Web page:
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Getting there & away
Getting to Tokyo from Narita Airport
Most foreign visitors will enter Tokyo from Narita International Airport, which is 66 km (37 miles) from central Tokyo.
Narita is Japan’s largest international airport and offers several ways to get into the city.
Narita Airport Buses
Limousine buses run from Narita to many of Tokyo’s top hotels. Prices are around 3,000 yen and take about 90-120 minutes depending on location and traffic conditions. Though they are not the fastest or cheapest way of getting to Tokyo, buses are the easiest and most convenient for people with luggage or jet lag.
Tickets can be purchased at counters outside of the baggage claim area and the bus stops are right in front of the airport – the cashier at the counter will tell you what number bus stop to wait at. Buses have lots of room for suitcases and bags and the conductor at the bus stop will give you markers for your luggage.
Narita Express Train
The JR Narita Express (N’EX) is the fastest way to get to Tokyo from the airport. The N’EX has service to Tokyo Station (2,940 yen), Ikebukuro (3,110 yen), and Shinjuku (3,110 yen), and is especially convenient for accessing the Yamanote and other JR lines. The train also goes to Omiya (3,740), Yokohama (4,180 yen) and Ofuna (4,500 yen).
Tickets can be purchased either in advance or just before boarding the train. If seats are sold out on the train you can get a standing ticket (no seat) for 510 yen less. Private rooms for up to 4 people can be reserved for an additional 6,000 yen.
Foreign visitors arriving at Narita Airport can buy a Suica & N’EX card from JR East. The card costs 3,500 yen and includes a one-way trip to any JR station in the Tokyo Metropolitan area and a 2,000 yen Suica card (includes 500 deposit). Total savings are 1,500 yen, or about half of a regular N’EX ticket to Tokyo.
Suica & N’EX cards are sold exclusively at Narita Airport and are only available to people with non-Japanese passports. Passport must be shown at time of purchase.
Sobu Rapid Express
JR ‘s Rapid Express on the Sobu Line takes about 90 minutes to get to Tokyo station and costs 1,280 yen. Trains leave Narita about once per hour and can get crowded during rush hour.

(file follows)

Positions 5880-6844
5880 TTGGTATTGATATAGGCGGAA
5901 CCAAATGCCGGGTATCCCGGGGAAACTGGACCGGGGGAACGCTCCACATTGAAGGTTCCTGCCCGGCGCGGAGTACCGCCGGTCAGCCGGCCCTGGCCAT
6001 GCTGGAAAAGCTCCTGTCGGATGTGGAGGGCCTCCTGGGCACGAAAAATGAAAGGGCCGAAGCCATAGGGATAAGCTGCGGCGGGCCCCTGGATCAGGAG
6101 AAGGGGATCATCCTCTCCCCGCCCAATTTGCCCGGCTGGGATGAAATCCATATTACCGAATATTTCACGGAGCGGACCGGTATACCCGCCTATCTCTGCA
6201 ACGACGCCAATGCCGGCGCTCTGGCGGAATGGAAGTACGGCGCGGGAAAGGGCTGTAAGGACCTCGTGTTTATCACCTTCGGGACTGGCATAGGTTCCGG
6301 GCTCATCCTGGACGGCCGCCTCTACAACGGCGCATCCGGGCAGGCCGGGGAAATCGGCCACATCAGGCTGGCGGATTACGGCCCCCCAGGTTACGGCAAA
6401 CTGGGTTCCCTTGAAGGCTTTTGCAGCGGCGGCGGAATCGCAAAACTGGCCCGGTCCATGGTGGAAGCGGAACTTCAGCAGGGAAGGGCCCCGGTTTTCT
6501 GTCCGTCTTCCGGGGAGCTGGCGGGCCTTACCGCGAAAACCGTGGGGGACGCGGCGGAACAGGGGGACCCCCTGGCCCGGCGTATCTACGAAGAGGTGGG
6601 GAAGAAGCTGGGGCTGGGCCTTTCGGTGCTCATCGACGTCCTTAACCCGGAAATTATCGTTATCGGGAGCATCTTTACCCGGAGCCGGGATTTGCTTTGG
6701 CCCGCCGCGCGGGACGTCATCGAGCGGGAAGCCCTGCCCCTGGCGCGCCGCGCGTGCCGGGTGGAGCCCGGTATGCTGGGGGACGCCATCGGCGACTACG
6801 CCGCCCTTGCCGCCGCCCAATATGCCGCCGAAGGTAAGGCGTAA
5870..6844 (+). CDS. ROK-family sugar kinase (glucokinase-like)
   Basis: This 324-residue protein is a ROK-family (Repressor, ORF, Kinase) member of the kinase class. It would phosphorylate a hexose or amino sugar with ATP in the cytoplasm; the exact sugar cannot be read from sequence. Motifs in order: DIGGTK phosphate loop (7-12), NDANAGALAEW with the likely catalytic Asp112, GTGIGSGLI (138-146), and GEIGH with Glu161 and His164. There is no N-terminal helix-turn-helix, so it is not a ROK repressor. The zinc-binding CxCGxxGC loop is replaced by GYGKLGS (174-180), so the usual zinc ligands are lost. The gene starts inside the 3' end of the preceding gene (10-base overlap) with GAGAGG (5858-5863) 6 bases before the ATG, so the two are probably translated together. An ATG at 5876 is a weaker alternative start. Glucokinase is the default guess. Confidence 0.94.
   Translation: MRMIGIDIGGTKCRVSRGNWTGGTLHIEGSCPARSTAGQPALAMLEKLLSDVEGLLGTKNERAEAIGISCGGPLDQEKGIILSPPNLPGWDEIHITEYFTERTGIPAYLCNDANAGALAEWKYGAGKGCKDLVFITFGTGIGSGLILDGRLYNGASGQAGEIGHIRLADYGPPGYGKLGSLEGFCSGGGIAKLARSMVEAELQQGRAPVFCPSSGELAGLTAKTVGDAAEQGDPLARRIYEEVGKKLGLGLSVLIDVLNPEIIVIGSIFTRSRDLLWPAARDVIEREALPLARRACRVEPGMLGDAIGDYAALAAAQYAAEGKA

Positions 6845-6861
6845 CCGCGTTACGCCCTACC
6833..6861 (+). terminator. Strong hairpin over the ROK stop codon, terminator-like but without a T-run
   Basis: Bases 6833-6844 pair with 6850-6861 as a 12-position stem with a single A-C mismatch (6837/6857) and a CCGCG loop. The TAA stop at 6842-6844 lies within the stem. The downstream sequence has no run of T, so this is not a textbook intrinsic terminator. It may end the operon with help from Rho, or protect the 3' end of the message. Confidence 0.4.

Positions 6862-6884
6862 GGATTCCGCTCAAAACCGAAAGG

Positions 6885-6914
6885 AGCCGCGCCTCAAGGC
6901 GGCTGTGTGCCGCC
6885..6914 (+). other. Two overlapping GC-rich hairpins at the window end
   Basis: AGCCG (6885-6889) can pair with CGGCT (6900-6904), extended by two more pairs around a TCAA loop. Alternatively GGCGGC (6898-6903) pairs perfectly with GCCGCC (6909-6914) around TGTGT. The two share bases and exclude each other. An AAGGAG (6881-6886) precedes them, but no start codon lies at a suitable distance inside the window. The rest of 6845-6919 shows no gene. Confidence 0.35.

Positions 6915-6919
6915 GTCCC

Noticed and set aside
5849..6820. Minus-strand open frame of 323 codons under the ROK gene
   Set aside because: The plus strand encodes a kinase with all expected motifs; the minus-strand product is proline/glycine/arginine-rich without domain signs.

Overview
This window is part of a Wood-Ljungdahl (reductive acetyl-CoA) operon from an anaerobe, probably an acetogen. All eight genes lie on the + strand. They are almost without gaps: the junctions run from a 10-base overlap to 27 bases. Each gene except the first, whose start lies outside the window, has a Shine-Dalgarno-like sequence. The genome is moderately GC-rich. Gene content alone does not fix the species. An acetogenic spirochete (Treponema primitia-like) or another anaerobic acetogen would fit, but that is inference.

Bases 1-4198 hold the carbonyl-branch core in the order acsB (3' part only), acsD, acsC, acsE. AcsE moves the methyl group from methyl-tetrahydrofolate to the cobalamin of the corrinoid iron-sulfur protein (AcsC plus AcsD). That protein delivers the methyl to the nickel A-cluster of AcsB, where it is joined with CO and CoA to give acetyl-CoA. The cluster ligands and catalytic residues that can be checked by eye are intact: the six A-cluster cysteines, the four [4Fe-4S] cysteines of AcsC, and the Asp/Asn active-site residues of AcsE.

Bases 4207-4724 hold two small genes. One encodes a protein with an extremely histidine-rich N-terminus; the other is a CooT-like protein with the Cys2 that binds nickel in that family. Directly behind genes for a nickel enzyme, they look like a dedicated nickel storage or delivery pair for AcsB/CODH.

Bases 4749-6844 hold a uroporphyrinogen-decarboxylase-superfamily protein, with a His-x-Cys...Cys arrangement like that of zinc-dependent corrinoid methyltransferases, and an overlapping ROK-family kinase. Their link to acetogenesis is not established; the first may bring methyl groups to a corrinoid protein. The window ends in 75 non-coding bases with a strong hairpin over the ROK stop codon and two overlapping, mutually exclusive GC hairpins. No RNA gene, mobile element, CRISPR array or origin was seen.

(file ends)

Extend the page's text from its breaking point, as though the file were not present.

Keisei’s Skyliner train offers reserved seats and goes from Narita Airport to Nippori Station and Keisei Ueno Station. The trip takes 56 minutes to Ueno and 51 minutes to Nippori, and tickets to either station cost 1,920 yen.
Keisei’s Limited Express train also goes to Ueno and Nippori and only costs 1,000 yen, though the trip takes 20 minutes longer than the Skyliner. These trains are no-smoking.
Taxis from Narita Airport to Tokyo are very expensive and most likely won’t be any faster than an airport bus. The cost for taking a regular taxi from Narita Airport to central Tokyo is around 30,000 yen. One reason for taxing a taxi might be if you have too much luggage to carry take to the train and can’t wait for the next bus, though taxis often get stuck in traffic. Trains and buses are much better options.
If you do have to take one, get a flat fare cab to Tokyo – the price is under 20,000. Ask at the information booth at the airport.
Getting to Tokyo from Haneda Airport
Located 20 km (11 miles) from central Tokyo, Haneda is Tokyo’s domestic airport and travelers flying into the city from other areas in Japan will most likely arrive here. The best way to get to the city is on the Tokyo Monorail, which has service to Hamamatsucho Station on the Yamanote Line. The trip takes under 20 minutes and costs 470 yen. Trams departs every 5-10 minutes and run daily from 5:20 am – 11:15 pm.
The Keikyu Line also has a station between Terminal 1 and Terminal 2 that goes to Shinagawa (400 yen) and Yokohama (470 yen).
Limousine buses to Tokyo Station cost 900 yen and taxis to central Tokyo cost 6,000 -10,000 yen.
Getting to Tokyo by Train
Japan has an extensive railway system and traveling around the country
Shinkansen bullet trains from other parts of Japan arrive at Shinagawa, Ueno, or Tokyo Station, all of which are on the JR Yamanote Line and provide easy access to anywhere in the city. JR also runs some long-distance trains around the country that arrive at Shinjuku, Ikebukuro, Shinagawa, Ueno, or Tokyo Station.